For Seely, she feels that the Opry's renovations and growth in the number of artists presented on the stage will keep the Opry "relevant" alongside a growing spate of venues more centrally located in downtown Music City.
Seely cites an ever-growing plethora of "choices of places to go and things to do" fighting for entertainment dollars in town as a key reason why so many new artists are taking to the stage and inductions are occurring into cast membership.
Jokingly, the 85-year-old Anderson adds that he -- alongside other longstanding Opry inductees Seely, John Conlee and Connie Smith -- "won't be here forever" and that growing the Opry's membership almost certainly ensures another century of history for the broadcast showcase and institution.
Acts on the stage having a "knowledge of and reverence for" country music's traditions still reigns supreme at the Opry -- regardless of what the set, stage, or industry develops into, henceforth, Seely says.
Stuart refers to the Opry's 1964-65 swing of seven inductions that included membership being granted to performers including Willie Nelson and Stuart's wife -- and country music icon -- Connie Smith and the inductions of "Class of 1989" members Clint Black, Garth Brooks, Alan Jackson, Travis Tritt and himself as reflective of moments when the Opry efforted to align itself with emergent movements as far as younger, more pop-aligned artistry.
"You can always tell if a church is healthy by the number of young people it has in its congregation," Stuart says Smith has often noted in making allegories to the Opry's membership concerning progressions in country music.
Related, Anderson recalls that he was inducted as an Opry member in 1961 after making his debut two years prior. His induction occurred when, as he notes, many country music fans felt the program was "losing its luster and relevance" because of the fallout from World War II and the Korean War, plus the growth of rock n' roll.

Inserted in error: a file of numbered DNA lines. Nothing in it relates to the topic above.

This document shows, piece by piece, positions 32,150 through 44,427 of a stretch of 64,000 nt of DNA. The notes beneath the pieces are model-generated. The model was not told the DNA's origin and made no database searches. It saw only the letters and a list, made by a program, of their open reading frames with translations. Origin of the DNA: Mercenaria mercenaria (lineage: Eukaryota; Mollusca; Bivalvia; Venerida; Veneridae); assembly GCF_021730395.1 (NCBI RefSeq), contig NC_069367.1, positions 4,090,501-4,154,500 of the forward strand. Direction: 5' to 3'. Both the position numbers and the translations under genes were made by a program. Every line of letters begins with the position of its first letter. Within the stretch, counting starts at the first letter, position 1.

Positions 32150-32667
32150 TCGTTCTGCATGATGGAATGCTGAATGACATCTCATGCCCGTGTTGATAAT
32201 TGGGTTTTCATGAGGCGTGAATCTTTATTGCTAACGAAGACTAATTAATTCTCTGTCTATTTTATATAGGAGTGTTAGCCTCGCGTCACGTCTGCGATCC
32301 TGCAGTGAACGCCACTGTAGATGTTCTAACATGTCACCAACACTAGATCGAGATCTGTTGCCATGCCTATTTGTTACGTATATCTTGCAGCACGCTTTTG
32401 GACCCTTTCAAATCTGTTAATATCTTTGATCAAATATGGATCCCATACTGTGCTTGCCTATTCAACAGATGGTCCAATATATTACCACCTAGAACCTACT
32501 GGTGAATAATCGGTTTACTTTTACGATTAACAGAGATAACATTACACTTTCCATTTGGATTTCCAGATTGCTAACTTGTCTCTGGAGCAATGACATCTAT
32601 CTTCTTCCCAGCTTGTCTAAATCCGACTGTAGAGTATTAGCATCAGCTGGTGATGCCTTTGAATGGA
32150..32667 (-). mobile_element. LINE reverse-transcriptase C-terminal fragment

OEG's cash infusion, in tandem with the Opry's debut appearances and membership growth, falls in line with both Anderson and Stuart's sentiments.
The Opry is a radio program with a broadcast presence, held weekly in support of a cast of Nashville-based touring musicians and genre lucratively rooted in the city. Because of the growth of digital access, streaming and the genre's increasing global presence, it could be faced with a similar reemergence of irrelevance.
However, more literally than ever before, the Opry is aggressively pursuing growth in action and timing, analogous to the stunning, sudden, pop-crossover moment the genre is sustaining. Impressively, it now aligns with how long-time members like Anderson view its importance.
Says Anderson, "The Grand Ole Opry is country music's shining beacon on the hill that shines a guiding light for the genre's industry. If we can play a role [in the realms of] on social media, television and worldwide, I would be surprised if the Opry doesn't -- in this coming generation -- grow its overall audience to the largest it has ever had."
"I hope we don't get to a point where the Opry becomes just another one of many promotional vehicles for artists," Seely offers as a caveat. "The Opry is a multi-generational American institution. Like Ernest Tubb once told me, the Opry itself is unique because its a bigger star than any of us who play it onstage."
"Since I made my Opry debut in 1972, everything has changed about [the Opry], except being a standard bearer and standard-setter for great songs and performances," says Stuart. "More than anything else, that will always make everyone -- artists and fans alike -- want to participate in and see a great show."
This article originally appeared on Nashville Tennessean: Grand Ole Opry unveils new set while welcoming more acts than ever to stage